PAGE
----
The ride both on the highway and surfaces streets was perfectly dampened and whisper quiet with the stereo off. It was almost eerily quiet, a characteristic of well-designed EVs.
Returning to the Las Vegas Convention Center (LVCC) I was stuck in returning rush hour afternoon stop-and-go traffic. Normally I might have spent several dollars in gas on this ordeal. Instead I just spent my time (which is of course a currency of sorts). But the stops gave me an opportunity to snap some on-road pictures and play with the stereo equipment.
A minor gripe in terms of city driving -- the turn signal may feel a bit unnatural if you're used to the kind of turn signal found in many coupes/sedans that clicks into place. By contrast the i3 Coupe's turn signal should be released after click it in the target direction. If you click it again, it may actually turn off. Personally, I like turn signals that snap into place better, as it gives you a tactile indicator that the signal is active.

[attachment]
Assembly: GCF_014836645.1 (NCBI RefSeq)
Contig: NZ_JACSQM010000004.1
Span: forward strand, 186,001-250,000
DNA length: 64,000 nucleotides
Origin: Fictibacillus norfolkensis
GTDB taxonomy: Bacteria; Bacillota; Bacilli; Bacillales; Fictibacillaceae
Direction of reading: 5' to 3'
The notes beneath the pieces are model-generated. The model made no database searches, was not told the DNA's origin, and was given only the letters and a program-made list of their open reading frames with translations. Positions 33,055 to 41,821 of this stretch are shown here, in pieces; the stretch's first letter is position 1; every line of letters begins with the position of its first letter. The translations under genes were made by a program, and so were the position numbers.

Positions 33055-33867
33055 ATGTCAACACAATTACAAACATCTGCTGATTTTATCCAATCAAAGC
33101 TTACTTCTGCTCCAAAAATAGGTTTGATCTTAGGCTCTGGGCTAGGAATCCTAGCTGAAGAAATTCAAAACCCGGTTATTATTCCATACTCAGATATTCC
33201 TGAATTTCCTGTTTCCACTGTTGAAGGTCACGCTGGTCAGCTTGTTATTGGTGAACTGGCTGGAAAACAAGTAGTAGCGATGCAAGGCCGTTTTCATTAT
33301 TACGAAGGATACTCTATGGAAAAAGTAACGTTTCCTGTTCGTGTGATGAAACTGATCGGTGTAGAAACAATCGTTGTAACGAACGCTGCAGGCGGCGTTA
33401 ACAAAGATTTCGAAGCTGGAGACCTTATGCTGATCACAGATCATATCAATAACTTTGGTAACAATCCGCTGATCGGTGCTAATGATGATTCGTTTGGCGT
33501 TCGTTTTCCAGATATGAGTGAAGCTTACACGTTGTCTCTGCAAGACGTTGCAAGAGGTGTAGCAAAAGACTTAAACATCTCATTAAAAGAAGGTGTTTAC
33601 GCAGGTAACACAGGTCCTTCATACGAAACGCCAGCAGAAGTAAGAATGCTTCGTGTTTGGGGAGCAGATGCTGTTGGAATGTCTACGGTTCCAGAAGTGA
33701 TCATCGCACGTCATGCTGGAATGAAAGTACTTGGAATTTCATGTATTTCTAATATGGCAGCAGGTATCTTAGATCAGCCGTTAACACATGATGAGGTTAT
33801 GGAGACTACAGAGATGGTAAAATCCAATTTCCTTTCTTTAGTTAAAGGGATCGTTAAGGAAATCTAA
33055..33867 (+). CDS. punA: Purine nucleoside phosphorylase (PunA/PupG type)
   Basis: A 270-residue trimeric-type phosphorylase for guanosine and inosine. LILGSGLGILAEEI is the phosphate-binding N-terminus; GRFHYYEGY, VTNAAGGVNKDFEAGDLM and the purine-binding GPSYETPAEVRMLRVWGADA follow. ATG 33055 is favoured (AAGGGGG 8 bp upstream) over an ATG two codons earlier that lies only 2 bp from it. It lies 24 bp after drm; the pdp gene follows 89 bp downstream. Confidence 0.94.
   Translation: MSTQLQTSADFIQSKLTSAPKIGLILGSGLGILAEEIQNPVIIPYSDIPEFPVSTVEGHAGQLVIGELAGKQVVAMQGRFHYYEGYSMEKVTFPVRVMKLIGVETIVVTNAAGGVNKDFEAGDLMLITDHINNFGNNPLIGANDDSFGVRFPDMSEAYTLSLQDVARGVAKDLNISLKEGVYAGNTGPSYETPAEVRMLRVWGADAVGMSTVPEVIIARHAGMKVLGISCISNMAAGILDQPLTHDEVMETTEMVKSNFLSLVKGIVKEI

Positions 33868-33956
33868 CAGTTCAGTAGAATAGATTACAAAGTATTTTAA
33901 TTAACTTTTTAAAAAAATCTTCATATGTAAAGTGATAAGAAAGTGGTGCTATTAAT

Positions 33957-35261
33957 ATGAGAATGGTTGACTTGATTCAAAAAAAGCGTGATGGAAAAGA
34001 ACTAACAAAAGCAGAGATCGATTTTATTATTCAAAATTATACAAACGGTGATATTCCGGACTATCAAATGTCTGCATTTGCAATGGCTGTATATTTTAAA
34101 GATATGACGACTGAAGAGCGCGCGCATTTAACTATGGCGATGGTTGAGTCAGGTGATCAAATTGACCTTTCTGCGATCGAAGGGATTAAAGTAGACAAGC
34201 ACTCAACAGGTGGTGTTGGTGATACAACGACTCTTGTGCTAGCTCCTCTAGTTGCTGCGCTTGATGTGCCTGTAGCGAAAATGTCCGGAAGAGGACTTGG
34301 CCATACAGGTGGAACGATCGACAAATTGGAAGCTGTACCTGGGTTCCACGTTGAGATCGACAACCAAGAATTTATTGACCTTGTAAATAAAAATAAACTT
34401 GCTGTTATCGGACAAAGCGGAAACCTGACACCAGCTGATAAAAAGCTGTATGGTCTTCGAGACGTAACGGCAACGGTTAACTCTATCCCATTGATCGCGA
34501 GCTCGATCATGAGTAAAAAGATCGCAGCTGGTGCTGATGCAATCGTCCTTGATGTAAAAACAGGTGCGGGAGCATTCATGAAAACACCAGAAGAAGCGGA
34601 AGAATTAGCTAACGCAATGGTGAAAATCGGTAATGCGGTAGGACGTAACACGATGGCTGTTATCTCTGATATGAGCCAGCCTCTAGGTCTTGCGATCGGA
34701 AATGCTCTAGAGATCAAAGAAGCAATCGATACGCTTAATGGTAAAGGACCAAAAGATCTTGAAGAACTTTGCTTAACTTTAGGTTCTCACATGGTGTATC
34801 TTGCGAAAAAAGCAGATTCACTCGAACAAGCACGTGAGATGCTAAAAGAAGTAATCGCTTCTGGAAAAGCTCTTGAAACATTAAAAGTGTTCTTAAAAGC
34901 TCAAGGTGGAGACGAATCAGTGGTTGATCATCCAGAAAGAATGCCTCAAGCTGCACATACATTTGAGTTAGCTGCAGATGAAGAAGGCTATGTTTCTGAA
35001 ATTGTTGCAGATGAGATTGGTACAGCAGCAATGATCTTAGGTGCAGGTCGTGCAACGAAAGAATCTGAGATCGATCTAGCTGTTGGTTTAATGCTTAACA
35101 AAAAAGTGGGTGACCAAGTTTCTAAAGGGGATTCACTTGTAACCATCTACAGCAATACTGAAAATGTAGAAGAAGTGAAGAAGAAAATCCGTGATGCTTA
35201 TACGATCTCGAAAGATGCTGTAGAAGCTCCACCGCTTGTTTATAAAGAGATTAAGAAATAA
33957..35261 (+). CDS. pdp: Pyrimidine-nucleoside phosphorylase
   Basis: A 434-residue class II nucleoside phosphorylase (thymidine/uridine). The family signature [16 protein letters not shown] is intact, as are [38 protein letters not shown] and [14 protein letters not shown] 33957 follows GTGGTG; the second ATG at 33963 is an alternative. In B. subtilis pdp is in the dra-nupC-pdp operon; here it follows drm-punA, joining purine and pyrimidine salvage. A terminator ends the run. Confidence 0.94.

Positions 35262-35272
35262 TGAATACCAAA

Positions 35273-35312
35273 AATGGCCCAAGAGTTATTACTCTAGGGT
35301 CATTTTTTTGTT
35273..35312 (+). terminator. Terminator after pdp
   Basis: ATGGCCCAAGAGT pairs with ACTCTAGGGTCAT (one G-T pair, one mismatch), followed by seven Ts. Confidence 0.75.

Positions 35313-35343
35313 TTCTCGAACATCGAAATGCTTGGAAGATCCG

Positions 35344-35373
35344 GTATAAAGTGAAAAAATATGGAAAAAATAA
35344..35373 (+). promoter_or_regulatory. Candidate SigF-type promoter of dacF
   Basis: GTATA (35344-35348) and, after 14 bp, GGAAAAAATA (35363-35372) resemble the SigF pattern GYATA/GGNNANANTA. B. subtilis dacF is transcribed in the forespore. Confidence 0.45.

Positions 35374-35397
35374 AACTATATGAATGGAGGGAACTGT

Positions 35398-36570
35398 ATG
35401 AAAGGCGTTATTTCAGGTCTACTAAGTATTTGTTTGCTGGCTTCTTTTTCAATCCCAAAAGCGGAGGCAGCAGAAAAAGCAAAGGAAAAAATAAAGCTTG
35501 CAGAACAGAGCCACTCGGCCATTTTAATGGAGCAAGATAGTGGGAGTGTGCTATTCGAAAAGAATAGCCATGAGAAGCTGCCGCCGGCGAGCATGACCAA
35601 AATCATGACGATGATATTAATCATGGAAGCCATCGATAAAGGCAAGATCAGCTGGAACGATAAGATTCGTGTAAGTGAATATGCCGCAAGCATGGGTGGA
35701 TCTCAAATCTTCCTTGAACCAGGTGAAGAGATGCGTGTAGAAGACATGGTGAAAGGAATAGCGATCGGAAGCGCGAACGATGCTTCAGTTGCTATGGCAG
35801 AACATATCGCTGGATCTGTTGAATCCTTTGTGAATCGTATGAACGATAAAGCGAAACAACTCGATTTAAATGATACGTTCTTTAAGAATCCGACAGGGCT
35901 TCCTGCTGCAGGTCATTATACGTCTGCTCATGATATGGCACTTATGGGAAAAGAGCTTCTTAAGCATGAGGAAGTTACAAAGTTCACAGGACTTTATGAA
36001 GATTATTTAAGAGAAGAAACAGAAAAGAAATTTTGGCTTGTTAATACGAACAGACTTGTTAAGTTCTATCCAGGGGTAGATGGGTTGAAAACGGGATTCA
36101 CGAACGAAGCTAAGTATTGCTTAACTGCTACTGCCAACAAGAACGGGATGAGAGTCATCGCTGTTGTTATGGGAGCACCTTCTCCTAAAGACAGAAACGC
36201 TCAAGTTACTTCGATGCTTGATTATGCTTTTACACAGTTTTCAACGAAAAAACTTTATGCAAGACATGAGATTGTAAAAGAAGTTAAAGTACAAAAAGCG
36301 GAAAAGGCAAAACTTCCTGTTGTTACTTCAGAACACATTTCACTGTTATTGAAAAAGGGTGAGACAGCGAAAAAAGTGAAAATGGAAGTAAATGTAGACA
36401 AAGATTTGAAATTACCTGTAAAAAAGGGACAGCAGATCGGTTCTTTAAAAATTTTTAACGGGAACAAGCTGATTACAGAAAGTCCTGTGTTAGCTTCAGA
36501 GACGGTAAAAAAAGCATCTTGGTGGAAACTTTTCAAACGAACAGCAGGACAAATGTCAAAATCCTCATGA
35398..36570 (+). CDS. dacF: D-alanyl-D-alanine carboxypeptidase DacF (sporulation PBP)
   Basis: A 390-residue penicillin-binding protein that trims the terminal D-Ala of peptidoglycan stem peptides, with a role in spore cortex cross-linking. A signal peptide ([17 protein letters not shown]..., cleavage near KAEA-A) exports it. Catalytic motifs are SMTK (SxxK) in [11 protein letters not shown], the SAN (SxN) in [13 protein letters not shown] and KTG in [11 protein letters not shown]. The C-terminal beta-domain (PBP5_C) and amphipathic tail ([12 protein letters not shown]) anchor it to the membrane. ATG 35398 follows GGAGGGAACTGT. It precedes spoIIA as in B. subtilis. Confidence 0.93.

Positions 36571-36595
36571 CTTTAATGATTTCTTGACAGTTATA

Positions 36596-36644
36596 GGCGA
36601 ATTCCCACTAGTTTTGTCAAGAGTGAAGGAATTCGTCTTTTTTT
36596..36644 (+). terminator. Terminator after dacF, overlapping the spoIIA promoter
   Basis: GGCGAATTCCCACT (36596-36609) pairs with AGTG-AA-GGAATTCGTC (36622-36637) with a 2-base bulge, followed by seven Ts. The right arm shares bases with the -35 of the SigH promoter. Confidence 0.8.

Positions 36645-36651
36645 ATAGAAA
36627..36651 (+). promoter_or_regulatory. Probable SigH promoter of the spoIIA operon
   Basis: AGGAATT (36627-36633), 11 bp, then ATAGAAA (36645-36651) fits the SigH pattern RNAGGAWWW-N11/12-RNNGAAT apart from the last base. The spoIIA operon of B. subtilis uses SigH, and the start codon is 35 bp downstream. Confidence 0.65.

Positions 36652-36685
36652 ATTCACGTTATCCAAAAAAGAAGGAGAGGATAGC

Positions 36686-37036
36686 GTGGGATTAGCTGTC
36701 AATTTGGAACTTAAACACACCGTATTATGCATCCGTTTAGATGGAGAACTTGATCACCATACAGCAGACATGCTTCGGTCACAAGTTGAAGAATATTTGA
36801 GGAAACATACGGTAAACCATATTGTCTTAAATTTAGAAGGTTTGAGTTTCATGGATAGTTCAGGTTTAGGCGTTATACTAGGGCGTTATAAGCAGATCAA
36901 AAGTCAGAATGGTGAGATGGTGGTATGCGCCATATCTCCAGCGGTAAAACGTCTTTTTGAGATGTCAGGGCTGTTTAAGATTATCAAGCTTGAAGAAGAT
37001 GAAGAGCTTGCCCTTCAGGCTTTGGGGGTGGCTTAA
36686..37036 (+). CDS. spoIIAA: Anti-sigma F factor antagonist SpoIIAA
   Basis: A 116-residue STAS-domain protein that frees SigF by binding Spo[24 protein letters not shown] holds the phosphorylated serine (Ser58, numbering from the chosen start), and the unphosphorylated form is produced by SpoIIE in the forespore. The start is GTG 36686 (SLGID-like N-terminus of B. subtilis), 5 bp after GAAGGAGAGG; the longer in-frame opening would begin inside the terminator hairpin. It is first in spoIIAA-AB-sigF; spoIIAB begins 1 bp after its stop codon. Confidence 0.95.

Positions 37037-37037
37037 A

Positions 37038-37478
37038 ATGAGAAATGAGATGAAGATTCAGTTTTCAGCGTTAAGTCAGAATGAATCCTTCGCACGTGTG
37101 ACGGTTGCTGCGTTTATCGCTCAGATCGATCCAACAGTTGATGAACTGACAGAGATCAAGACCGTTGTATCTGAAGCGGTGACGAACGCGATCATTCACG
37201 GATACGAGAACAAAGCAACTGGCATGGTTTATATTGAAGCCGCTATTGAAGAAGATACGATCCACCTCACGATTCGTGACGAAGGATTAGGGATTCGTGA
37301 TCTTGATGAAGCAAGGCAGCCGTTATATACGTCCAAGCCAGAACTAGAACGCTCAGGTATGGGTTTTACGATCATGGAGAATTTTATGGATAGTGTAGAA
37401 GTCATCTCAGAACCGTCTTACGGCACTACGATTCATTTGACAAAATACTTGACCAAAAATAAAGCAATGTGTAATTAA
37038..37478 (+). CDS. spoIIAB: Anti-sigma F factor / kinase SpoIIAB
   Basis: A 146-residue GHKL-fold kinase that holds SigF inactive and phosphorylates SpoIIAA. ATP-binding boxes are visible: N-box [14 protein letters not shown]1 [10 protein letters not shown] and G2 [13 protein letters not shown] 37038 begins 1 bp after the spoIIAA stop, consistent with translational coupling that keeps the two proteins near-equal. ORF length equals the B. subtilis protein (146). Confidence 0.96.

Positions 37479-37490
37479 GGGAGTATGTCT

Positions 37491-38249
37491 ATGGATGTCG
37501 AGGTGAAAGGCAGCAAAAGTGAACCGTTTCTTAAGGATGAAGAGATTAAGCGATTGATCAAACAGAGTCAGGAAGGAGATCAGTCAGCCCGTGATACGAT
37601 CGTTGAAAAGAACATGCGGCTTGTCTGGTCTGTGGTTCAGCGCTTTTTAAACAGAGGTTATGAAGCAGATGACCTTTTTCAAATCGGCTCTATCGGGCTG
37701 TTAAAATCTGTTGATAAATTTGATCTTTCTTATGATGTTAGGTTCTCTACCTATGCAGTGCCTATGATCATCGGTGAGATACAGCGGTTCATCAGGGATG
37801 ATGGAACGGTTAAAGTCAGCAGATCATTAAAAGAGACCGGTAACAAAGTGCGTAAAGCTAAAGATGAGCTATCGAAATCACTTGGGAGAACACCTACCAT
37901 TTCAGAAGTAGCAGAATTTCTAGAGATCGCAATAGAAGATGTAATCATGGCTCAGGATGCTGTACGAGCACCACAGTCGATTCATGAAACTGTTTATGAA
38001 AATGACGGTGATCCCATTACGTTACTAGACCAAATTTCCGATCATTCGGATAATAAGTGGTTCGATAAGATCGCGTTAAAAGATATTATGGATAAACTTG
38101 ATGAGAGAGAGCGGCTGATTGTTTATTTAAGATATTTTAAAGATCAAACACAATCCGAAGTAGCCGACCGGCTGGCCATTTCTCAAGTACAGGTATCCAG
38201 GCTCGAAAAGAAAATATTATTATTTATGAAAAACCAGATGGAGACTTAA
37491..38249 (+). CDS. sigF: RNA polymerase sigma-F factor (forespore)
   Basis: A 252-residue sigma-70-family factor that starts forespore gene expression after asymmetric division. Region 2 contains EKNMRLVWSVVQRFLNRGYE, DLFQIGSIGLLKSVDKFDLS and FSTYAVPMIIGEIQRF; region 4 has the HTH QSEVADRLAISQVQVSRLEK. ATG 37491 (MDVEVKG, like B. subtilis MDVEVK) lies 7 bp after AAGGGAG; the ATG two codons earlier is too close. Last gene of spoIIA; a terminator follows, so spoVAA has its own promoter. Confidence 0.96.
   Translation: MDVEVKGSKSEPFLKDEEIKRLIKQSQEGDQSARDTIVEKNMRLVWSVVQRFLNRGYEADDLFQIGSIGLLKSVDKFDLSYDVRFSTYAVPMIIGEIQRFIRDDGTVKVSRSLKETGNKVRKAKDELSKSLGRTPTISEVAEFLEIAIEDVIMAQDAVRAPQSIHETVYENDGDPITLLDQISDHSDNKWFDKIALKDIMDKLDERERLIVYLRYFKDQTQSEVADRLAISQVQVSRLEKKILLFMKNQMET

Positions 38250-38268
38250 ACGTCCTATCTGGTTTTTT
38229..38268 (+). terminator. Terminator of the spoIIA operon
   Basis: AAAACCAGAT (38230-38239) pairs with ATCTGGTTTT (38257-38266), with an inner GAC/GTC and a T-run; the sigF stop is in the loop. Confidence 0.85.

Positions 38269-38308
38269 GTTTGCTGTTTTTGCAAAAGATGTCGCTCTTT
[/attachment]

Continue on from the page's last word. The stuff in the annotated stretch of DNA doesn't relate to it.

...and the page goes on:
Past versions of iDrive had their flaws, but with the latest "The Next Big Thing" (NBT) release from 2012, the system offers some nice features, even if it struck me as a bit cluttered UI-wise at time.
The 3D maps are a welcome touch. The LCD screen is great looking and is well positioned near the dash to minimize the distance your eyes have to travel off the road.
V. Goldilocks: Finding the "Just Right" View and Range
Speaking of which, the cabin features a great cockpit view. I find many fuel efficient vehicles like the Chevy Volt and Toyota Motor Comp.'s (
) tend to obstruct the view of with large side pillars, sacrificing visibility to achieve the ubiquitous teardrop shape.